Time for a reality check

Communicating with Karl as my mourning deepens helps me find a blessing in every single day. With Karl’s support, in my every action, however small, I seek to express appreciation for all aspects of my life and to find ways to allow those perceptions to help me flourish. I feel I am making significant progress.

Some friends gently remark that I seem “softer”, less of a “control freak”!

By the time my first mourning year comes to an end, I am getting a bit cocky. It is time for a reality check. Life has other plans for me. And a harsh one is in store for me in early January 2017.

Grieving people often over-share

Because of our desperate vulnerability, grieving people often over-share. I am one of those people. It’s hardly surprising when you think of it: in the case of a sudden, violent and shocking death, everything is so unfamiliar; we cannot navigate despair; we leak out. In early January 2017, eleven months after Karl’s death, I share widely by email my deep sense of desperation when I have a powerful PTS attack following the flash flooding of Rose’s house, which has become my haven.

I have hit rock bottom.

I am positive I will die; I do not know how it will happen, but I am certain I will die.

My triggered trauma brings a terror that is utterly unfamiliar to me. I am terrified to leave my emergency housing. What I do not know then is that psychological trauma can disempower and disconnect us from others. We desperately need to retell our story of the traumatic events, to establish safety, and to reconnect with others.

The guiding principle of recovery from PTS is to restore power and control to the survivor. Correctly done, the work of reconstruction transforms the traumatic memory so that it can be integrated into the survivor’s life story.

DR Vanda’s response

Dr Vanda Rounsefell


When I reach out by email after the flood, Adelaide-based Vanda, a wise and close friend (and a medical doctor and experienced therapist), immediately recognizes the magnitude of what I had lost. Vanda “hears” me. She understands what specialists in grieving like Judy Tatelbaum repeatedly remind us:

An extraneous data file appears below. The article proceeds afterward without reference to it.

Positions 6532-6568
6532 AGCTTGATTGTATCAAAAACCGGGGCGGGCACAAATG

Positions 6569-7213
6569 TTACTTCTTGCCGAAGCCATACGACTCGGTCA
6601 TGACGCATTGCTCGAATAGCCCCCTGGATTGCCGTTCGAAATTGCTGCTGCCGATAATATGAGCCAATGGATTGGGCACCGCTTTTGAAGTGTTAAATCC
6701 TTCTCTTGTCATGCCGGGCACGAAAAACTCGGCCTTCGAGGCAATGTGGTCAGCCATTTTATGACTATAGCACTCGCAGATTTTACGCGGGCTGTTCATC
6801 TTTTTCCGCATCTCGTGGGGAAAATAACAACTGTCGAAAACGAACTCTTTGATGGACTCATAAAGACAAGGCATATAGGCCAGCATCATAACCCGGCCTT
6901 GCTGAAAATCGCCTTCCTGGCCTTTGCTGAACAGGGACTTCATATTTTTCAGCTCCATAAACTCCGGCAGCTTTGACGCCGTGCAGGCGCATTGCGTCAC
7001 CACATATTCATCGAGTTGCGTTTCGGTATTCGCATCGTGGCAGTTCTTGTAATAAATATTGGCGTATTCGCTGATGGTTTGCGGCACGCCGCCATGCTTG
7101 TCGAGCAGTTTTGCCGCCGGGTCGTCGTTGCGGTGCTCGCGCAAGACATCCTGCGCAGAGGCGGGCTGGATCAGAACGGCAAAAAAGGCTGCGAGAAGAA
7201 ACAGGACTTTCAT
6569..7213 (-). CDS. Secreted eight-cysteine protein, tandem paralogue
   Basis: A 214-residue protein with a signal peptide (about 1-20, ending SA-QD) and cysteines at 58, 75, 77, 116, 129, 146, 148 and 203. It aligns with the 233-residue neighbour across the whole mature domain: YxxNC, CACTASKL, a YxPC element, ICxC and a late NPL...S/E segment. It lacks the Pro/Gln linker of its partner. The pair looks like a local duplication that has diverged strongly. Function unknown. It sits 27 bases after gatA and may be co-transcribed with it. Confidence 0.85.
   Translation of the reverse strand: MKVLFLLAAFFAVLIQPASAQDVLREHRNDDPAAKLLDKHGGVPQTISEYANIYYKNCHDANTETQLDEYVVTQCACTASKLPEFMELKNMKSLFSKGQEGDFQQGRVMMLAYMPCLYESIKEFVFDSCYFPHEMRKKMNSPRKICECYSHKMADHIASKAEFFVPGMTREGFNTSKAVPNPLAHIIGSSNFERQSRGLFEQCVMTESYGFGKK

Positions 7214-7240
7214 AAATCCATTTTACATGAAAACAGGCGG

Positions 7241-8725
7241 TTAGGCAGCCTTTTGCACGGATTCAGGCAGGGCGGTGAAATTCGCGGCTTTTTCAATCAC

Grief is a wound that needs attention in order to heal. To work through and complete grief means to face our feelings openly and honestly, to express and release our feelings fully and to tolerate and accept our feelings for however long it takes for the wound to heal” (The Courage to Grieve, 2008: 9).


Vanda also recognizes that I am on a lonely journey that few of my friends understand. I am passing through fear into a new life. I need friends who understand my circumstances and who will travel with me. Vanda bears witness to my grief and bears with me throughout all my difficult times.

She identifies my state as decompensation.

Emailing from Adelaide, Vanda advises me to write everything down, as I might need it later. She recommends a hospital visit if I feel I require urgent medical help, as well as a visit to my GP, who should ring my psychologist.

And she says this:

Remember, you’ll probably be going through another grieving process, so don’t be surprised if you find yourself experiencing an array of feelings. You’ll be grieving for not just the material losses but loss of the trust you felt you had in your steady recovery.

Clearly, your next big task is to re-compensate, but I think that is a bit too tall an order until you’ve settled down a bit more and had a chance to calm down. Until you can find a little steady internal core to build on. This period too will pass, but while it’s going on, you will need just to recognize you are in ‘survival’ mode and do what you can to be safe and nurtured….

This is a very uncomfortable and chaotic event that has temporarily derailed you.

AND I don’t think you can avoid the discomfort.

AND I think after a relatively short while (shorter than you think), you will start to discover little slivers of normality, as your mind will not have forgotten your recent progress.

Without a doubt, this is a serious setback. You have such a wonderful, smart, creative mind that I can’t see it lurking in decompensation indefinitely…. But for the moment, just let it all rest. I may have mentioned my dog that used to lie under a tree when she got sick, often for quite a long period, until she felt better. Then she’d get up and join us.

Our problem at the moment is to find you a good tree.